In "Culture Industry Reconsidered" Theodor Adorno discusses the Frankfurt School concept of the culture industry and its applications in media. The idea and concept of culture industry was formulated by Adorno and Max Horkheimer in their book "Dialectic of Enlightenment"
under the chapter "Culture Industry: Enlightenment as Mass Deception". According to Adorno media content is adapted to mass consumption. Content is presented in an ordered fashion and time table, in order to appeal to the largest portion of the public. In order to achieve its appeal, mass media combines high and low culture and mixes the boundaries between them. Masses according to Adorno are perceived by the culture industry as objects for calculation. The consumer is certain that media is adapted to his needs while in fact the culture industry produces this sentiment in order to strengthen its influence. "the voice of the master" – the rulers of the culture industry – transmits humiliating content to the public that all have to do with the ruling ideology, with little critical resistance by the masses.
According to Adorno in "Culture Industry Reconsidered" the culture industry's interest is to preserve its affinity to the narrowing cycle of capital as its source of living. For Adorno, media's influence, its lack of objectivity and monopoly should not be taken lightly. The culture industry gives the illusion of being informed and involved, while in reality the consumer of mass meida is being reduced to minding himself with his own petty matters.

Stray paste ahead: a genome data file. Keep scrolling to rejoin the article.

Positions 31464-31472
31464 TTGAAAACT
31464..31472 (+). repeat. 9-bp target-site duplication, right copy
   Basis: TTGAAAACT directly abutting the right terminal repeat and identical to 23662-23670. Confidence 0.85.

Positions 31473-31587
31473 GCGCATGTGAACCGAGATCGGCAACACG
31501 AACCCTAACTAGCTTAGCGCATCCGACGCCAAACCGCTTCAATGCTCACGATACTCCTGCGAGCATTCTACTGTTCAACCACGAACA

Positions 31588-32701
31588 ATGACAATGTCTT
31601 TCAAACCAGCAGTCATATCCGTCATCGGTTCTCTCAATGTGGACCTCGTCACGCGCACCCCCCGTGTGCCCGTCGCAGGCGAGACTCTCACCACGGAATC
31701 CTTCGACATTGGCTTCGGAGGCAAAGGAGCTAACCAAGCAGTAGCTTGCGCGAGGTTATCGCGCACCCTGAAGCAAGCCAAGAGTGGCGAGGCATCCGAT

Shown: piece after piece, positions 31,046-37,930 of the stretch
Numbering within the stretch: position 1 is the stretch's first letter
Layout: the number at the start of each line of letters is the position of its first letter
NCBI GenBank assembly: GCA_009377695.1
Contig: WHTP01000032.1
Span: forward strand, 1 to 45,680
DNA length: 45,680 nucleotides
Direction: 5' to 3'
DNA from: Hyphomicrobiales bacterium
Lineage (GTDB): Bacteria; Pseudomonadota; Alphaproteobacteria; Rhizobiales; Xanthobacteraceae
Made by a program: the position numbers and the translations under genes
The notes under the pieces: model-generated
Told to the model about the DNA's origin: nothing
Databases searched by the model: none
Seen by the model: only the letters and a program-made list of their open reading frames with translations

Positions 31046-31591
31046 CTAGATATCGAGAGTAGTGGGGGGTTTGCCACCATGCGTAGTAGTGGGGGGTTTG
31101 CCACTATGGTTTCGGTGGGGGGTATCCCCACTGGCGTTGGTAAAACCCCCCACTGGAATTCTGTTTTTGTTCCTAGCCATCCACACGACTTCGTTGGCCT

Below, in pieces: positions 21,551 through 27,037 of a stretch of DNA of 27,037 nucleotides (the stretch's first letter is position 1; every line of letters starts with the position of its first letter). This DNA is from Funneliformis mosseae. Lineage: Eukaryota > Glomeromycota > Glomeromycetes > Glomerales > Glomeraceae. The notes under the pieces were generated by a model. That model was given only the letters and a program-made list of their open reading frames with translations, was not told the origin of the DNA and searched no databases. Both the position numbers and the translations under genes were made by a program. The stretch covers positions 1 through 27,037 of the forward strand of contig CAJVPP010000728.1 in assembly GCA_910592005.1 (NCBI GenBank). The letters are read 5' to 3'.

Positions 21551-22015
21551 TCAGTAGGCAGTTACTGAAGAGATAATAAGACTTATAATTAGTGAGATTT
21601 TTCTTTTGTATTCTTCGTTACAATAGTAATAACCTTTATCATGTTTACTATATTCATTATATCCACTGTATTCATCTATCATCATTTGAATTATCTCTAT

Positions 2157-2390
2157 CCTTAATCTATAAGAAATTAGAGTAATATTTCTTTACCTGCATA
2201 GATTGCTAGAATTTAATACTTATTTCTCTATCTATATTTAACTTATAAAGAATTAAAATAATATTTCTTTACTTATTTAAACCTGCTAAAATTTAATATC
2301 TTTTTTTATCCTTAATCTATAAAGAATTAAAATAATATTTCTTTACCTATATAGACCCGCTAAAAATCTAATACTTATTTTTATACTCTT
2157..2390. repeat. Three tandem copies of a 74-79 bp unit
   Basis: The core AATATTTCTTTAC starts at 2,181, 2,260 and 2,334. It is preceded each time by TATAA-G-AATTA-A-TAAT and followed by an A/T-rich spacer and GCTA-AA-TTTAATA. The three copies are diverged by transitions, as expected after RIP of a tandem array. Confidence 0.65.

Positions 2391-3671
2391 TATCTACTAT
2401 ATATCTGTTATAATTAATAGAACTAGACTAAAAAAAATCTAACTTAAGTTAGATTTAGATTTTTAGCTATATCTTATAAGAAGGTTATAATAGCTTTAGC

According to Adorno the public refrains from criticizing the media because they are dependent upon it. They need the culture industry in order to achieve pleasure and satisfaction and cannot imaging their lives without it.
The culture industry preserves its power by presenting "the good life" as reality and through false conflicts that trade him for his real ones. The culture industry according to Adorno spreads false values and establish the individual's willingness to be a part of society and to coordinate his interests with it, as they are portrayed by the culture industry. The culture industry takes advantage of the weaker classes by making its content shallow and widely appealing and thus demoting the value of culture.
Adorno concludes "Culture Industry Reconsidered" with the assertion that the "happiness" produced for the masses by the culture industry is imaginary, it induced people to pursue unachievable dreams and represses all those that can oppose it (what Adorno calls "mass deception").